In lesson 9, we create our own custom binding in order to allow contentEditable elements that are edited to have their new text values automatically saved back to the viewModel, replacing the built-in text binding provided by Knockout.

Knockout.js Lesson 8 - The Click Binding | Knockoutjs Video Tutorial


We start lesson 8 with a little refactoring to tidy up our initialization method, and add a light skin to smarten up the application's appearance. We then move on to make the photo titles editable using Knockout's click binding - a specialised version of the event binding for working purely with click events.

Knockout.js Lesson 7 - The event binding | Knockoutjs Video Tutorial


In today's lesson, we look at the event binding, and use it to wire up the sorts that we started looking at in lesson 6. We see how to connect the change event of the select box to a method of our viewModel so that we can invoke the correct sorter function and change the order of the images on the page.

Get the code for this series from Github

Knockout.js Lesson 6 - The foreach binding | Knockoutjs Video Tutorial


Control bindings - foreach

In lesson 6, we take a look at one of Knockout's control bindings - the foreach binding, which allows us to repeat a block of mark-up for each item in an observed array. This is Knockout's built-in form of templating. We also make use of an observable array to add a sort feature to the application.

Get the code for this series from Github

Knockout.js Lesson 5 - Observable arrays | Knockoutjs Video Tutorial


Today we're going to look at observable arrays in Knockout.js. Observable arrays are similar to observables, except that instead of subscribing to a single property and reacting when it's value changes, we can subscribe to an array and be notified whenever the array changes, either through having items added or removed, or through an operation like sorting or filtering. We use an observable array to store the photos that we receive from Flickr, and also work with jQuery's promise API.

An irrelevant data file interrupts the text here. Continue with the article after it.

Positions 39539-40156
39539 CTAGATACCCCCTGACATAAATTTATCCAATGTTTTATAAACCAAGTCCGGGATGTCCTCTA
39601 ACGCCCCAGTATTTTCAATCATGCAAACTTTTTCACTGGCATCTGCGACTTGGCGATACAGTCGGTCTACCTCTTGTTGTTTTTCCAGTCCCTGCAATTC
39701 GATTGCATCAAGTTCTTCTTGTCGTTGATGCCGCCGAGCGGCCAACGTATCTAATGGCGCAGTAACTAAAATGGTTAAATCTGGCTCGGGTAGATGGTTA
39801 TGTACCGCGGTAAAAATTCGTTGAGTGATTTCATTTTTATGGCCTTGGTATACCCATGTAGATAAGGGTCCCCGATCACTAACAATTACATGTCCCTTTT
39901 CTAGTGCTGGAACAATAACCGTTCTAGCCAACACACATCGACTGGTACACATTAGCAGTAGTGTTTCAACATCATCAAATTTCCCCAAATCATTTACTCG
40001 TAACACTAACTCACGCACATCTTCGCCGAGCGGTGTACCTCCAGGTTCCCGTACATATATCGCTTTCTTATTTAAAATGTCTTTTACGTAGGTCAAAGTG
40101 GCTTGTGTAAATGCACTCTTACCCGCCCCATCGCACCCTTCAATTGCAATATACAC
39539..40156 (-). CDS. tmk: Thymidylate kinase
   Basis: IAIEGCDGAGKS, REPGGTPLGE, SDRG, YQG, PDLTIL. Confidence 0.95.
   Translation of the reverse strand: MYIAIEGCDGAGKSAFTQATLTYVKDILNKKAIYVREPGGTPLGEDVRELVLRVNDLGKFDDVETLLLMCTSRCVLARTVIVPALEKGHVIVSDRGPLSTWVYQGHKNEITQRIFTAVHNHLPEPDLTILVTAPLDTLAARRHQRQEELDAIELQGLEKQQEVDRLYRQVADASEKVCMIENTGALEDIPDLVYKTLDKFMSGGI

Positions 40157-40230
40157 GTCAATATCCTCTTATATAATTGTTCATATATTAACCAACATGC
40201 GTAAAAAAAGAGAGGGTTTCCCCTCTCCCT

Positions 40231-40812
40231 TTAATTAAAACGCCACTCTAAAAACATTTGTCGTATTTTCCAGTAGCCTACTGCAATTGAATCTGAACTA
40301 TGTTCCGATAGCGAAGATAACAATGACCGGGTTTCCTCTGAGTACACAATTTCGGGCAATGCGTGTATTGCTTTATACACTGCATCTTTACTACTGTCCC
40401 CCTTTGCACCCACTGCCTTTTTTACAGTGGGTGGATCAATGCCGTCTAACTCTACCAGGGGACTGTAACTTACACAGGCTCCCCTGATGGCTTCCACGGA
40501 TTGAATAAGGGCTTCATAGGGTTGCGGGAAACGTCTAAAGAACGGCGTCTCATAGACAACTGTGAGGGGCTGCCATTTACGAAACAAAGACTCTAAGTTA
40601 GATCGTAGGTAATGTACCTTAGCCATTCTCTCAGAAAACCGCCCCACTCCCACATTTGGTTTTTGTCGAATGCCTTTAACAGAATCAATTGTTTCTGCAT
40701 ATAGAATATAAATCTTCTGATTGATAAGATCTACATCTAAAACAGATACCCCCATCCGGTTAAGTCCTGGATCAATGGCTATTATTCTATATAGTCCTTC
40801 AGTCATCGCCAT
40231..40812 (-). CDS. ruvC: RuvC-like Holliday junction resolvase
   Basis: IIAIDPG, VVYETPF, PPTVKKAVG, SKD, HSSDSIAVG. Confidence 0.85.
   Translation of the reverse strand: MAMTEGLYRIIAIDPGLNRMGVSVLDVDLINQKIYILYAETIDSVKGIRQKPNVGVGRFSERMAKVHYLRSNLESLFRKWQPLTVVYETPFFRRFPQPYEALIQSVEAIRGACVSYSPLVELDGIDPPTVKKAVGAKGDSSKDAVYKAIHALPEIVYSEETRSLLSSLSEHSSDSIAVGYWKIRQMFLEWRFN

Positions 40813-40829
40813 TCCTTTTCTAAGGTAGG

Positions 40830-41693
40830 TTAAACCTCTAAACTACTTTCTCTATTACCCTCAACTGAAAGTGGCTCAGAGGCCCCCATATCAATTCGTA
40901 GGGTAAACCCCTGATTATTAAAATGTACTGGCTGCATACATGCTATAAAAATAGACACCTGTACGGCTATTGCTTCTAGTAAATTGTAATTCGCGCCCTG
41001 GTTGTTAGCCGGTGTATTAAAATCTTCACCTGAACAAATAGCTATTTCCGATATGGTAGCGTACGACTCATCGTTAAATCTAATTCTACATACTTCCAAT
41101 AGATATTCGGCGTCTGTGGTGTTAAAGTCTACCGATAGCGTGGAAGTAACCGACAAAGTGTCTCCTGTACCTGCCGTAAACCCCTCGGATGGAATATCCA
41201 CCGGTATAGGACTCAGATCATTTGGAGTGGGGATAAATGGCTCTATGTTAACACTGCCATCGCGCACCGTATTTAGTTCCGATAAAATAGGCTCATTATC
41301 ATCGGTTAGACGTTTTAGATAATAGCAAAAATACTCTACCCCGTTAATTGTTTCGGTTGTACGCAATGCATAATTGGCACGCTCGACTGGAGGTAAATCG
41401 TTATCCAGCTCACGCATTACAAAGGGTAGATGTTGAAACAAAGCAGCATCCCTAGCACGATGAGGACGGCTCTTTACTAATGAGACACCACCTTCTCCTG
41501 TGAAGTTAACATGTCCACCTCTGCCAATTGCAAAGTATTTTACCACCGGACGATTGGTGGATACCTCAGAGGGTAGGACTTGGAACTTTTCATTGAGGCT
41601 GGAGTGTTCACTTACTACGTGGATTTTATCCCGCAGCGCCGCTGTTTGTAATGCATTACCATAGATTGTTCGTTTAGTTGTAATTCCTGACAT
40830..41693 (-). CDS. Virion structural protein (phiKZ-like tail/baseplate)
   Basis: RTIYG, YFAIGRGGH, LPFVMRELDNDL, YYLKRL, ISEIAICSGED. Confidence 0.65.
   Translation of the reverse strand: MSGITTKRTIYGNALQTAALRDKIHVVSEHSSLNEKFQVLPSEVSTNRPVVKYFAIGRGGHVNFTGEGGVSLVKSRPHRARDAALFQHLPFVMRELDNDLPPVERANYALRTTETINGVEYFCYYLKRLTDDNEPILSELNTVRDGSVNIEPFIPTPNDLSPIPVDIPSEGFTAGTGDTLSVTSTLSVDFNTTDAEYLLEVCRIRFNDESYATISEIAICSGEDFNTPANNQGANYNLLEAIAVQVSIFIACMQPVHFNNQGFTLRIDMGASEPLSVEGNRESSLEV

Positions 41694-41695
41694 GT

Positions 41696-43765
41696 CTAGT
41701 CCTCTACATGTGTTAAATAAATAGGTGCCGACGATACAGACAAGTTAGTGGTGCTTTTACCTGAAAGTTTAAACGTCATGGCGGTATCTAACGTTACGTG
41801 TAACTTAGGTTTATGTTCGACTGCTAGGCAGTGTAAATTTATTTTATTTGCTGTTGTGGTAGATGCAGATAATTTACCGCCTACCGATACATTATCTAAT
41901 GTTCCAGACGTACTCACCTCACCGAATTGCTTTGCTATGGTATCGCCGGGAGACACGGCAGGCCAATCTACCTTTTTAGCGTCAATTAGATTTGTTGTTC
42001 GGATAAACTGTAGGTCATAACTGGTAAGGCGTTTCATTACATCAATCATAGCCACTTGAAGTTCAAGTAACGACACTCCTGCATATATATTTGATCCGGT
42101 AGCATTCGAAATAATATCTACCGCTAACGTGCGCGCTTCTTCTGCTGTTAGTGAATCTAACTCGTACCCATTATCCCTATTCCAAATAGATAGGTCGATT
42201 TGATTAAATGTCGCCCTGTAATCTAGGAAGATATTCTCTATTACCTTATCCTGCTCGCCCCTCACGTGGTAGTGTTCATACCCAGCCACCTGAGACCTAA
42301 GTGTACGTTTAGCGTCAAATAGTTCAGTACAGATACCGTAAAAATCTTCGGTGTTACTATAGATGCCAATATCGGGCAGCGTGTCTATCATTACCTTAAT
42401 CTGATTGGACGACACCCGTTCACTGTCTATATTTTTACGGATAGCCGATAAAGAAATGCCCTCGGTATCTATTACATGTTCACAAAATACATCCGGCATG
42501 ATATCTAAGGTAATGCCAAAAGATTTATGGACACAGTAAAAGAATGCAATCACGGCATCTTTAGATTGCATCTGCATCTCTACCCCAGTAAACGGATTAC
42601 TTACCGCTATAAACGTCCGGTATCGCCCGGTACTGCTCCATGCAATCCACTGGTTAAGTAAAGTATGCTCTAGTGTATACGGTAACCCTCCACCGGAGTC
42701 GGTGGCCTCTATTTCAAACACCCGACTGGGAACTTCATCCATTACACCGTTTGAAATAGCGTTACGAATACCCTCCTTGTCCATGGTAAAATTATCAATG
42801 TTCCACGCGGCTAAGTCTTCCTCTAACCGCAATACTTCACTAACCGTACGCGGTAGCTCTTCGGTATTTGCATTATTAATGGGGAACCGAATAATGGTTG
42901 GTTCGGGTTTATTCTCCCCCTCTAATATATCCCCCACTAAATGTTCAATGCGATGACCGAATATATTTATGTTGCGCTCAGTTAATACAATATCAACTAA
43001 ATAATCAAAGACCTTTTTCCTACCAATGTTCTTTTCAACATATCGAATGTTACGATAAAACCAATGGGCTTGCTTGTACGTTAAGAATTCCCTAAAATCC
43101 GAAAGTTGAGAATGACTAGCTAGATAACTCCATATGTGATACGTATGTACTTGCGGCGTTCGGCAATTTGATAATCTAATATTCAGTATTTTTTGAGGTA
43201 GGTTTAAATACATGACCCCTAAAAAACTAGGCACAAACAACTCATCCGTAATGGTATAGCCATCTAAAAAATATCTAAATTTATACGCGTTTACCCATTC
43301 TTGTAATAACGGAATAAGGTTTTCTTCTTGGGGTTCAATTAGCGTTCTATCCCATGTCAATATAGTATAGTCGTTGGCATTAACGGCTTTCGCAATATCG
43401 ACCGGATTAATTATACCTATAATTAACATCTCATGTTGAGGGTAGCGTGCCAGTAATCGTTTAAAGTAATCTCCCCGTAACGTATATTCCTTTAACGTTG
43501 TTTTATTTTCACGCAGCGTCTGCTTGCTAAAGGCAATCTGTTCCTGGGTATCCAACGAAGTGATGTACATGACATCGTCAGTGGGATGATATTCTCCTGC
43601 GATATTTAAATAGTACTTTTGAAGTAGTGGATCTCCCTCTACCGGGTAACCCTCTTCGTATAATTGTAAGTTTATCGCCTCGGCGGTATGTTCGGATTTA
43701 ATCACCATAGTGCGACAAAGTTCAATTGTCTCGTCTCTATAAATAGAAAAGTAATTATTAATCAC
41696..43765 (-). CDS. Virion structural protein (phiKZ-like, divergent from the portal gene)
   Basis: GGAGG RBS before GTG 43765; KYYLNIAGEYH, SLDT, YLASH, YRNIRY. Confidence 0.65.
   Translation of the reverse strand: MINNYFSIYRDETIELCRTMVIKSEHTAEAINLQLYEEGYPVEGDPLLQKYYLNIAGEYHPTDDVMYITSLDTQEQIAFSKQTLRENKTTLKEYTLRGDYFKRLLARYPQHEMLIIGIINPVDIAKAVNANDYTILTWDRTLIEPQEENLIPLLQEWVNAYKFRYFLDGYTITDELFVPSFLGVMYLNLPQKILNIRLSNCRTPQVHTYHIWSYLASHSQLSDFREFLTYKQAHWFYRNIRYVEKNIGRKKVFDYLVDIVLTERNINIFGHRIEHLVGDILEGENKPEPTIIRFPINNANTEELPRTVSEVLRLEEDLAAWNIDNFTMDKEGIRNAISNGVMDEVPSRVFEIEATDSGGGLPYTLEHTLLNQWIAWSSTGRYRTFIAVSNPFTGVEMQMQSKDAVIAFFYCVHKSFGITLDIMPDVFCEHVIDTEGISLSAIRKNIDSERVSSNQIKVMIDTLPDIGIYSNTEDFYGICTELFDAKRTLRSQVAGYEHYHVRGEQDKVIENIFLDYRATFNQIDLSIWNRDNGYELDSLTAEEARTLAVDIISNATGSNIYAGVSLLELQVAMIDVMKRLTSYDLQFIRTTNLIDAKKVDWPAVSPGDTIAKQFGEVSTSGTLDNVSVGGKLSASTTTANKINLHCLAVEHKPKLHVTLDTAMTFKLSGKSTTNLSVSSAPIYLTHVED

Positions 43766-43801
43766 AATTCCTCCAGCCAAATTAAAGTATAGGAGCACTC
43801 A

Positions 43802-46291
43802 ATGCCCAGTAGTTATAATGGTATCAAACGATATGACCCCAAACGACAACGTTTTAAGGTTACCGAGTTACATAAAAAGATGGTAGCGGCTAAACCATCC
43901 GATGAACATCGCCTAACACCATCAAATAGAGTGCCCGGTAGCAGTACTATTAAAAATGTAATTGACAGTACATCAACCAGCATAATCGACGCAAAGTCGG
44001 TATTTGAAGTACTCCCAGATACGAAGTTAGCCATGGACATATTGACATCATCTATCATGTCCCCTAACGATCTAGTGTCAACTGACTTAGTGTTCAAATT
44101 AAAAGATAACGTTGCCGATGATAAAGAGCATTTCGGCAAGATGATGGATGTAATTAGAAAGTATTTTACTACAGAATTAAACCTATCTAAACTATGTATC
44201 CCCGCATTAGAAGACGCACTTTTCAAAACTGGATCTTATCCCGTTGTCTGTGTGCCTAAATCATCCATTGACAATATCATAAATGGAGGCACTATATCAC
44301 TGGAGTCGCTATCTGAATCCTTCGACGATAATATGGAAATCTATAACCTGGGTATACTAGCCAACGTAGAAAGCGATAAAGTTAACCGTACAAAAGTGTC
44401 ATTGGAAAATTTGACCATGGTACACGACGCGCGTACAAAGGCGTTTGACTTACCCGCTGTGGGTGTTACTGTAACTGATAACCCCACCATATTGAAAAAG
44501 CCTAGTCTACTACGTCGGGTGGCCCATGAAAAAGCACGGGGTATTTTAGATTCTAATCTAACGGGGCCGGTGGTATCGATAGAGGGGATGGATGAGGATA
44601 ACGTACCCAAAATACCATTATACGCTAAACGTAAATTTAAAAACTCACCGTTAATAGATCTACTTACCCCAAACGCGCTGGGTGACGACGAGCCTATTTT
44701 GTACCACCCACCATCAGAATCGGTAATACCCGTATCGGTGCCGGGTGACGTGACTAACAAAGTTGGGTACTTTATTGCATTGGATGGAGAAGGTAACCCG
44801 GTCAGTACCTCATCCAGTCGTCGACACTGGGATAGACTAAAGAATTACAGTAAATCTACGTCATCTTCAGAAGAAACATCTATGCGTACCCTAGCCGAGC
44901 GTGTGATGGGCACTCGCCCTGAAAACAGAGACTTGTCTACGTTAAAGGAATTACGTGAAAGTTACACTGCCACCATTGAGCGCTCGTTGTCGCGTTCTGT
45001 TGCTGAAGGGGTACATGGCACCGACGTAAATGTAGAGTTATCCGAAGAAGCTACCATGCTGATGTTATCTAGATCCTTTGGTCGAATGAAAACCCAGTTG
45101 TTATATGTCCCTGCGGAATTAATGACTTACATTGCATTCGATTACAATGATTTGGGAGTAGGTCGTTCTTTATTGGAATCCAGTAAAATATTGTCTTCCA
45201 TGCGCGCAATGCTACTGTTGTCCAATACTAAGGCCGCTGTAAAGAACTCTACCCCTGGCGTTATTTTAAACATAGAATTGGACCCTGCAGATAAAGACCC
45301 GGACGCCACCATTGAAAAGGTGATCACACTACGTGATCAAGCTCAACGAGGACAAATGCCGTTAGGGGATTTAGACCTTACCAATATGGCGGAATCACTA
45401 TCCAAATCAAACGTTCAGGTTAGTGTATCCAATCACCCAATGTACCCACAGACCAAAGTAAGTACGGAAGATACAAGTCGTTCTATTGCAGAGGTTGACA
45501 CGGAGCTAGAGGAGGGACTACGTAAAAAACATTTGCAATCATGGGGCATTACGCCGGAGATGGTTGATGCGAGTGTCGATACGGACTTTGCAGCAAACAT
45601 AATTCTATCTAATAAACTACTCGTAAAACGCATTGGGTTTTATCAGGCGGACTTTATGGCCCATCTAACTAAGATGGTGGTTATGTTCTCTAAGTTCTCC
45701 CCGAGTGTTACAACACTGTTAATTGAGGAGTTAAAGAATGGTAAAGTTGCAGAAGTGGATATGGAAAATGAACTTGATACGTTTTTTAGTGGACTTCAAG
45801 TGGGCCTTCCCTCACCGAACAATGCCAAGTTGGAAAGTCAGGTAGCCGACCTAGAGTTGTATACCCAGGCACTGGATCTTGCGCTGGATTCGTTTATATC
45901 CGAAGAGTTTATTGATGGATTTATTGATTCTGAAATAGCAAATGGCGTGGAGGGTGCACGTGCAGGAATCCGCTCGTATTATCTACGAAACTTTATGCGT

Knockout.js Lesson 4 - Basic bindings | Knockoutjs Video Tutorial


In lesson 4, we look at some of the basic bindings that Kncokout provides and which allow us to seamlessly connect our user interface to our viewModel. We discuss the form bindings, control bindings and template binding, and also look at what the binding context is. We then implement the text binding in order to display some of the data we get from Flickr, and the if binding to only show these elements once they have been populated.

Knockout.js Lesson 3 - Adding a viewModel | Knockoutjs Video Tutorial


In this lesson, we put together a basic viewModel and see how to populate it with Knockout observable properties. These are special properties that Knockout will monitor for us and notify other parts of the application when their values change.

Knockout.js Lesson 2 - Initialising the application | Knockoutjs Video Tutorial


In lesson 2, we add the wrapper for our app and see how easy it is to create a simple constructor for our application that accepts configuration options and supports chaining. We also saw how to use jQuery's extend method to merge the configuration object with the default properties of the application.

Knockout.js Lesson 1 - Introduction | Knockoutjs Tutorial


In this series you will learn to build a simple photo app with Knockout.js. Knockout.js is a simple and powerful client side javascript framework used to create complex user interfaces.In the course introduction, we look at what Knockout.js is, what architectural pattern it is built on, and how it can help us rapidly develop sophisticated, interactive user interfaces that don't turn into a tangled mess of event handlers. We also set up our development area ready to start coding in lesson 2

Binding Knockoutjs View Model Using DOM Element ID | Knockout.js

There are scenarios where we have two view models in a single view. In such case, the binding can be done using the ko.applyBindings, adding the DOM element id as the second parameter. To achieve this, we need to wrap the forms (or set of controls) in separate DOM element like<div>. The, set unique element id for each <div> enclosing the controls. 
Use the id as the second parameter for ko.applyBindings and bind the view models separately. Below  sample code has bookTitle and btnSubmit in both the forms; the separate view models is bound using DOM-Element id that aggregates both the control sets.